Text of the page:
54 Bioterroism54 Ricin is a potent protein toxin derived from Castor beans. Castor beans are found easily all over the world and the toxin is fairly easily produced. For this reason ricin could be used as a biological weapon with relative ease.

55 Bioterroism55 Infections in Humans Aerosol Ingestion Signs and Symptoms: 18-24 hours Weakness Fever Cough Pulmonary edema

56 Bioterroism56 36-72 hours Severe respiratory distress Death from hypoxemia Incubation period: 8-18 hours Prognosis: Poor-no vaccine available Ricin does not spread easily person to person.

57 Bioterroism57 All of the following are considered reason for Ricin being so dangerous except A) plant grows everywhere, and is poisonous B) there is no vaccine available, and can be spread by inhalation or ingestion C) It causes paralysis of the muscles causing the person to go into a coma

58 Bioterrorism 58 Sarin Sarin and other nerve agents may have been used in chemical warfare during the Iran-Iraq War in the 1980s. Sarin was used in two terrorist attacks in Japan in 1994 and 1995.

59 Bioterroism59 Following release of sarin into the air, people can be exposed through skin contact or eye contact. They can also be exposed by breathing air that contains sarin. Sarin mixes easily with water, so it could be used to poison water. Following release of sarin into water, people can be exposed by touching or drinking water that contains sarin. Following contamination of food with sarin, people can be exposed by eating the contaminated food.

60 Bioterroism60 How would the bioterrorism agent, Ricin, be classified? a] Fungus b] Virus c] Toxin

61 Bioterroism61 Containment of bioterroism agents If patients have been exposed and are already ill, the emphasis is not decontamination but rather respiratory isolation of the patient with employment of standard precautions until the agent is known

62 Bioterroism62 Isolation practices Standard precautions Additional precautions for smallpox and plague

63 Bioterroism63 How can the general public protect themselves from bioterrorism agents? a] Follow standard precautions b] Avoid travel to Washington D.C. and New York City c] Sterilize household items

64 Bioterroism64

65 Bioterroism65 ER staff play an important role in:

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67 Bioterroism67 Patient Placement Routine if small scale Grouping affected patients if large scale

68 Bioterroism68 How would a health care system manage victims in a large scale bioterrorism attack? a Transport victims to various hospitals to share the responsibility of giving care. b Group affected victims together in the same facility c Open up a special isolation hospital for long term care of victims d Provide routine patient care

69 Bioterroism69 Patient transport Limited to movement that is essential

70 Bioterroism70 An American man is in Spain on vacation and is the victim of a bioterrorism attack. How should he be treated? a He should be immediately transported back to the USA for medical care. b He should be transported back to the USA only if he is in critical condition. c He should be treated in Spain until he is noninfectious. d He should be transferred to the closest American military hospital.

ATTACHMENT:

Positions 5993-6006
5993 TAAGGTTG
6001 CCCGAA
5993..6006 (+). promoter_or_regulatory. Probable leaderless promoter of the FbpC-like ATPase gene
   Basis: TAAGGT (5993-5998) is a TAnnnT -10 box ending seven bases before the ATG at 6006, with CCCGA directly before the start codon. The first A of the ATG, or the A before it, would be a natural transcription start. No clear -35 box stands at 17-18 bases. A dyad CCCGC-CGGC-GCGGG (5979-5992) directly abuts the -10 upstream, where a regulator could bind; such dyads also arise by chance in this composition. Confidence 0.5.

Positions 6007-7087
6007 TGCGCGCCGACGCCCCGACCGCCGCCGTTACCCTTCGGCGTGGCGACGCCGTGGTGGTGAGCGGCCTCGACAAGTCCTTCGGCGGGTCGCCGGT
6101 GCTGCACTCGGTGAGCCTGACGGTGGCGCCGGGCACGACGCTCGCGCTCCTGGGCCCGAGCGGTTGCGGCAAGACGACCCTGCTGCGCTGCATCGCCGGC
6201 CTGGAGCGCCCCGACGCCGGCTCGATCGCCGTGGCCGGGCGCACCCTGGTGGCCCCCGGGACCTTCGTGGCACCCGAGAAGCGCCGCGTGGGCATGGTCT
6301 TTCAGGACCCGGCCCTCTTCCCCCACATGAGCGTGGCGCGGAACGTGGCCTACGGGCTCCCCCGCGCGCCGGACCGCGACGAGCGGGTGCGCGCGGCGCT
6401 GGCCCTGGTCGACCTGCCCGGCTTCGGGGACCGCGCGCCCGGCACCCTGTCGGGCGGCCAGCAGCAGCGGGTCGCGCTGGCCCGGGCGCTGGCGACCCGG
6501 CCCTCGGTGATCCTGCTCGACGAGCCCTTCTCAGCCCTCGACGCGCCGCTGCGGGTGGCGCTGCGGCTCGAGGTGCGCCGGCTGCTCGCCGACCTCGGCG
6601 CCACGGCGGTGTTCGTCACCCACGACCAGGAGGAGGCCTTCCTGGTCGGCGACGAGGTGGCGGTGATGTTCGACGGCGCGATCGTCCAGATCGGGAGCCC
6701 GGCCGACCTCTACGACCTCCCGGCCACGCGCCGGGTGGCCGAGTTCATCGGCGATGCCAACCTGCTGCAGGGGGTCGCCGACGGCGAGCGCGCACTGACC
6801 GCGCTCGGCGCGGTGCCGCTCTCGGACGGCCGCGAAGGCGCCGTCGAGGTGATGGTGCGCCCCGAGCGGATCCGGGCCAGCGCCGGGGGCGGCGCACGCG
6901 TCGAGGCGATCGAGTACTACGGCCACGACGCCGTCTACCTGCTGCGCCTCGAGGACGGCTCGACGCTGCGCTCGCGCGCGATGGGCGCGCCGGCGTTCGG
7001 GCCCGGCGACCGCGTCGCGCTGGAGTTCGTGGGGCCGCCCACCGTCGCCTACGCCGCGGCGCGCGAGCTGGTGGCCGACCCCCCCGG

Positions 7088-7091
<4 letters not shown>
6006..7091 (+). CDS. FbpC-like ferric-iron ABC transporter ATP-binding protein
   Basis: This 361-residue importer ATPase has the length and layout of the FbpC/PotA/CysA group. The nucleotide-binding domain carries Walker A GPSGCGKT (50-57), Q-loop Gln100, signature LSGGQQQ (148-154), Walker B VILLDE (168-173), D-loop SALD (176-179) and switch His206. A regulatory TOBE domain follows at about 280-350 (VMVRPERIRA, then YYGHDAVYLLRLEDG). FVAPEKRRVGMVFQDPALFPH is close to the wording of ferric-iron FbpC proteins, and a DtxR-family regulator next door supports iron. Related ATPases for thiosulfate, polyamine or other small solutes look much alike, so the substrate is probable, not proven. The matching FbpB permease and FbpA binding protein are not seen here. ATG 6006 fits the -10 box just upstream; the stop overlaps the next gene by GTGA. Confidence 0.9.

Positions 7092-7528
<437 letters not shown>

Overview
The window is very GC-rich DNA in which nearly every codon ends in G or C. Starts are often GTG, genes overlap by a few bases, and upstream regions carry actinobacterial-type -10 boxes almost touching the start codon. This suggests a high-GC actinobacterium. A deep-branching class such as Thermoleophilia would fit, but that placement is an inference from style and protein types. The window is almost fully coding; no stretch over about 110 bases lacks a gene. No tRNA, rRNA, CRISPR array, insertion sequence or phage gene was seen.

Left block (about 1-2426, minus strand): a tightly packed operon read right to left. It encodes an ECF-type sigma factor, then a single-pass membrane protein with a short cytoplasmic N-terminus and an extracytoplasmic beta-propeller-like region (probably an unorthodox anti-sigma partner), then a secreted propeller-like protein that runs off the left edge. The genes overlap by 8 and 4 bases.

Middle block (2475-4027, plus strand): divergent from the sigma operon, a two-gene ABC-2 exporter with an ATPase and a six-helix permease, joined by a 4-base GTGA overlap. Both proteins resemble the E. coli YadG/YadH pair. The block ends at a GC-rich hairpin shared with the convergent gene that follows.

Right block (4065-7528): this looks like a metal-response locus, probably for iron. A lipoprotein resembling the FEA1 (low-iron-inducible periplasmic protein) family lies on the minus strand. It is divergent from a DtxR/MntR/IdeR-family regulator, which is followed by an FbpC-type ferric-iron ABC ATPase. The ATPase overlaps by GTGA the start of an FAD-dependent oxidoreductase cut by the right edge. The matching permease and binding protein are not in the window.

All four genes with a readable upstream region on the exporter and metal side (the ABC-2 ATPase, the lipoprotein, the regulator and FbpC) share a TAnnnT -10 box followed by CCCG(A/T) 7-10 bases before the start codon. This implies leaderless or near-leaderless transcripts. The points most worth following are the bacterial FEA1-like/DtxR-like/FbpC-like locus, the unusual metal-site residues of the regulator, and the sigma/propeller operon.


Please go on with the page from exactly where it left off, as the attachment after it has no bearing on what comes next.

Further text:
71 Bioterroism71 Cleaning, disinfection and sterilization of equipment and environment- follow standard precautions

72 Bioterroism72 Discharge management Discharge when noninfectious Home care if large numbers of persons exposed with instruction on barrier precautions, hand washing, waste management, cleaning and disinfection of environment and patient care items.

73 Bioterroism73 A large scale bioterrorism attack has occurred and the director of the health department has determined that those victims who are least symptomatic can be cared for at home. What will need to be done to prepare for home care? a Instruction on barrier precautions, handwashing, and cleaning b Isolation signs will need to be posted around the outside of the house c No special actions are needed

74 Bioterroism74 Post - mortem care Notify pathology Provide instructions to funeral director Plague / Smallpox –cremation

75 Bioterroism75 A patient has died from a bioterrorist attack. Would a funeral director be told the cause of death? a Yes, because special post-mortem precautions must be taken. b No. Disclosure of cause of death would violate HIPPA rules. c] No, because the director might refuse the patient.

76 Bioterroism76 Hand washing technique

77 Bioterroism77

78 Bioterroism78 When washing hands, what is the best water temperature to use? a Cold b Cool c Warm d Hot

79 Bioterroism79 An early example of a biological agent being used to kill, was when the British used blankets infected with what organism to infect American Indians? A) ebola B) anthrax C) Smallpox

80 Bioterroism80